Pictured: Week-old white American Bresse hatchery chicks. Most of these chicks are maturing into white birds, but see that smaller chick on the bottom right? Even in this very low-resolution photo, you can see a spot of black leakage along with grayer than usual yellow fluff. This chick has grown into the teenage pullet pictured below, with obvious yellowing and traits of black leakage.
Probably the best way to view yellowing as a breeding problem is from the view that the plumage color being covered over by the Dominant White is simply not whole colored. An entirely Black Bresse that is homozygous for Dominant White will appear pure white, while a Black Bresse with gold, silver or red areas on the body that is homozygous for Dominant White, will be white with yellowing in the gold or red areas and what could best be considered "graying" in areas that might be silver.
In an ideal world, if we want a bunch of pure white Bresse free of yellowing, we really want to build it on a pure black Eumelanin base as opposed to building on a base that is only partially or mostly effected by Eumelanin/Black.
In other words, we want a black color base, not black with a gold hackle or gold in the bows or saddle. Since it's said that the first White Bresse were actually produced from Silvers/Grays, you can see that the very genetic basis of most White Bresse was probably always subject to Pheomelanin trying to punch through the white, so it's probably been a longstanding problem.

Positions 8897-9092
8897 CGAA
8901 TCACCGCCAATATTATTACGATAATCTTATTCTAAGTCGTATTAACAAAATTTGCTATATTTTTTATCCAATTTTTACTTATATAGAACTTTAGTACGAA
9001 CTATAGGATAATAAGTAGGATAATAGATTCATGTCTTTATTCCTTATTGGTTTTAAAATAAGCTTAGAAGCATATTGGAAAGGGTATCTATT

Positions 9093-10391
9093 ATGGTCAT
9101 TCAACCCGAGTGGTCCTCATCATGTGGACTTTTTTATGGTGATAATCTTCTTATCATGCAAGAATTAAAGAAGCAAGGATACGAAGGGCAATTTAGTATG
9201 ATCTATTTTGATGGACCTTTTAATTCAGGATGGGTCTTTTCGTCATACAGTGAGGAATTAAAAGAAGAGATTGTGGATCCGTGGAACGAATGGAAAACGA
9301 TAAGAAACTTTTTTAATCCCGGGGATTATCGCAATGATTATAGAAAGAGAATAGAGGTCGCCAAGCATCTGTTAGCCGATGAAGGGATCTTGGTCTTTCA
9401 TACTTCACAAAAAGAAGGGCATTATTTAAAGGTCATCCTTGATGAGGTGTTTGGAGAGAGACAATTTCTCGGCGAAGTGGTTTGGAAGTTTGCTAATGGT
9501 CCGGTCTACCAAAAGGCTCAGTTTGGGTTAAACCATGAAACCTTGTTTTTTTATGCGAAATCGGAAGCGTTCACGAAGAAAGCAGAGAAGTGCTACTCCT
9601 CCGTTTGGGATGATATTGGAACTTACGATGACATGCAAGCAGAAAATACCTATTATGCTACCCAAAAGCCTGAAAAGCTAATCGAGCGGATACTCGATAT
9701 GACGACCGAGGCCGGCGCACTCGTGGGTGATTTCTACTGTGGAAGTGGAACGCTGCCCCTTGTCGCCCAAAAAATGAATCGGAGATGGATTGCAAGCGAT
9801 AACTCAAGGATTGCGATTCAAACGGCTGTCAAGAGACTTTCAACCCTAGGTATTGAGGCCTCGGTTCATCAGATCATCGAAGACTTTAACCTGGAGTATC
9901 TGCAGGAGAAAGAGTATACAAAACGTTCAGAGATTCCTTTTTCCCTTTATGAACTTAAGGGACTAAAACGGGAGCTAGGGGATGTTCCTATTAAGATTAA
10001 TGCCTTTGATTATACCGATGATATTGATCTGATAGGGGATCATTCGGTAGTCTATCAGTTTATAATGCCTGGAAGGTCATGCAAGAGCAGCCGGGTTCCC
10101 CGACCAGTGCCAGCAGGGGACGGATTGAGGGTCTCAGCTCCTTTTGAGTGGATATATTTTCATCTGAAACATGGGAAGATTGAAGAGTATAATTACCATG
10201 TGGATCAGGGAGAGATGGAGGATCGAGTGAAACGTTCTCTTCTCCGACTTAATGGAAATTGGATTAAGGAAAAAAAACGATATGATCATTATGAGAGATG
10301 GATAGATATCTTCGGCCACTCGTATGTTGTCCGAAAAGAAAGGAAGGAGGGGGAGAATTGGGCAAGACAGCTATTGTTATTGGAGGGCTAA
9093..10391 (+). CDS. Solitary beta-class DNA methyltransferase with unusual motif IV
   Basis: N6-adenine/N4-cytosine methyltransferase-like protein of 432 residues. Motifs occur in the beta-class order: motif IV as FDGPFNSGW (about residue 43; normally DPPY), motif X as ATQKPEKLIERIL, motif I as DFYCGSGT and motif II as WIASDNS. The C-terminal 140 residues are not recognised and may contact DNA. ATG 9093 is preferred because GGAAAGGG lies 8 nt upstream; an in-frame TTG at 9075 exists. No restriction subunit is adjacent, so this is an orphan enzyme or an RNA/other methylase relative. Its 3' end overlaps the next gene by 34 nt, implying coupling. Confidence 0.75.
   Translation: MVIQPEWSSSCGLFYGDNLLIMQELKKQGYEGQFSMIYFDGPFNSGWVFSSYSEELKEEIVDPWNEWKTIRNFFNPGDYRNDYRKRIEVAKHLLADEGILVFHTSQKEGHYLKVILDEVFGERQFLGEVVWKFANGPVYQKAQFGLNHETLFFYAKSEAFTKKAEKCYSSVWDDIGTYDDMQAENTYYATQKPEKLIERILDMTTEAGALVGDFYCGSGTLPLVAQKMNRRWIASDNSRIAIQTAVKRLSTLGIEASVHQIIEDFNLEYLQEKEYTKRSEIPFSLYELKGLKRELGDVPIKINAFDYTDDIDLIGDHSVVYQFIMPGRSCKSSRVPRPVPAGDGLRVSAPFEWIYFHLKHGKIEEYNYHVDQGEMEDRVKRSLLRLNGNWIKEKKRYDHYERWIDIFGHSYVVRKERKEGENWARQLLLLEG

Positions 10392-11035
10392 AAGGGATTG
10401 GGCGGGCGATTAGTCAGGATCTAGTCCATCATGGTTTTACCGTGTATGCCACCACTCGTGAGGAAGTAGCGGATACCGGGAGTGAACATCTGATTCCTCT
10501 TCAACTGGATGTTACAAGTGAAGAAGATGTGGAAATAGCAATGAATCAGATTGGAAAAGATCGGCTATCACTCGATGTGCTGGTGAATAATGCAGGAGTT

I also think that one of the big problems is that a lot of Whites also have Blues in their background and a large number of Blue Bresse show rusty looking tinges in their hackles and elsewhere. Those rusty colored feathers will definitely come out as varying shades of yellow if Dominant White is added over top of it.
I should also add that among some of my project birds here, I have some birds that are "very yellow." One of them is a 3/4 Bresse 1/4 Brabanconne Red Plye male that shows very bright patches of yellow leakage. Another is a hen from my Chamois Campine project that is 1/2 Leghorn, 1/4 Golden Campine and 1/4 Golden Penciled Hamburg and she is actually a Dominant White that is so completely affected that she looks like she's been misted with yellow spray paint across the entirety of her body. I call her my "Yellow Bird" because it's the most extreme example of yellowing I've ever seen on a white. In both cases, this is a large amount of Pheomelanin punching through the white and being softened to a bright hue.
Note that yellowing in white American Bresse Chickens has no impact on carcass quality.
Is it possible to minimize or eliminate the yellowing in white American Bresse caused by pheomelanin??
Yellowing will express randomly unless you purposely try to control it. One way to try to do that would be to outcross to Blacks which are completely free of any rusty, etc., coloration and then breed the F1 together. A small percentage of the F2 would be Whites overlaying homozygous Black. It would take some progeny testing to prove which are the right ones, but after you had a few, you would probably completely eliminate the chance of yellowing.
Or, you can just cull the existing whites like mad and "hope"....
You might also be interested in these genetic topics:
Kerby Jackson has been exploring chicken color genetics for over forty years. One of his pet projects has been resurrecting lost varieties of Campines. But additionally, he has been working on genetic projects involving American Bresse with Brabanconne Red Plye, and a triple-breed project utilizing Leghorns, Golden Campines, and Golden Penciled Hamburgs.
Kerby lives in Grants Pass, Oregon.